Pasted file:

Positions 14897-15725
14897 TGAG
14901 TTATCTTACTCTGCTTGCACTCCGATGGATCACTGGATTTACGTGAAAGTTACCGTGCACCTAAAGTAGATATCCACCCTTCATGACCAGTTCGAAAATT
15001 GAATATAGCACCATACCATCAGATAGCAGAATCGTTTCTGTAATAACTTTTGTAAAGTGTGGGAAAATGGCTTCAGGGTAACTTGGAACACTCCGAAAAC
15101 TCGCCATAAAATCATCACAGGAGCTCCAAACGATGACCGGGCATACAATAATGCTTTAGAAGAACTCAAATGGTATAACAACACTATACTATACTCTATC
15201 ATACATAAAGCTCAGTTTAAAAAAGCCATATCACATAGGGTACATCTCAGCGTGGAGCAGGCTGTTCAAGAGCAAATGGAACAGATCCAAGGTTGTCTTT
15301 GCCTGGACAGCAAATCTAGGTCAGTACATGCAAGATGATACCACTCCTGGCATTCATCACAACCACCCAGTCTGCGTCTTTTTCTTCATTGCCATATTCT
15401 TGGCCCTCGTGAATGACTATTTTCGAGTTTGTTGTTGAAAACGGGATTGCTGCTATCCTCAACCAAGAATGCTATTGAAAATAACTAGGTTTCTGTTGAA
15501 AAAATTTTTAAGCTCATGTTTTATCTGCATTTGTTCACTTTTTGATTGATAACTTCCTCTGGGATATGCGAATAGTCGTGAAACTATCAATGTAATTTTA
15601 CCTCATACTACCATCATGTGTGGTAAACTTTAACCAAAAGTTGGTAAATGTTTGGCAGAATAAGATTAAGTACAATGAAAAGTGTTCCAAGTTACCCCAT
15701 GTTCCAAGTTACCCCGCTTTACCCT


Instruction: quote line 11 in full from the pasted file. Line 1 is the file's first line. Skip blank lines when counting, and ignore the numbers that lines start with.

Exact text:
15701 GTTCCAAGTTACCCCGCTTTACCCT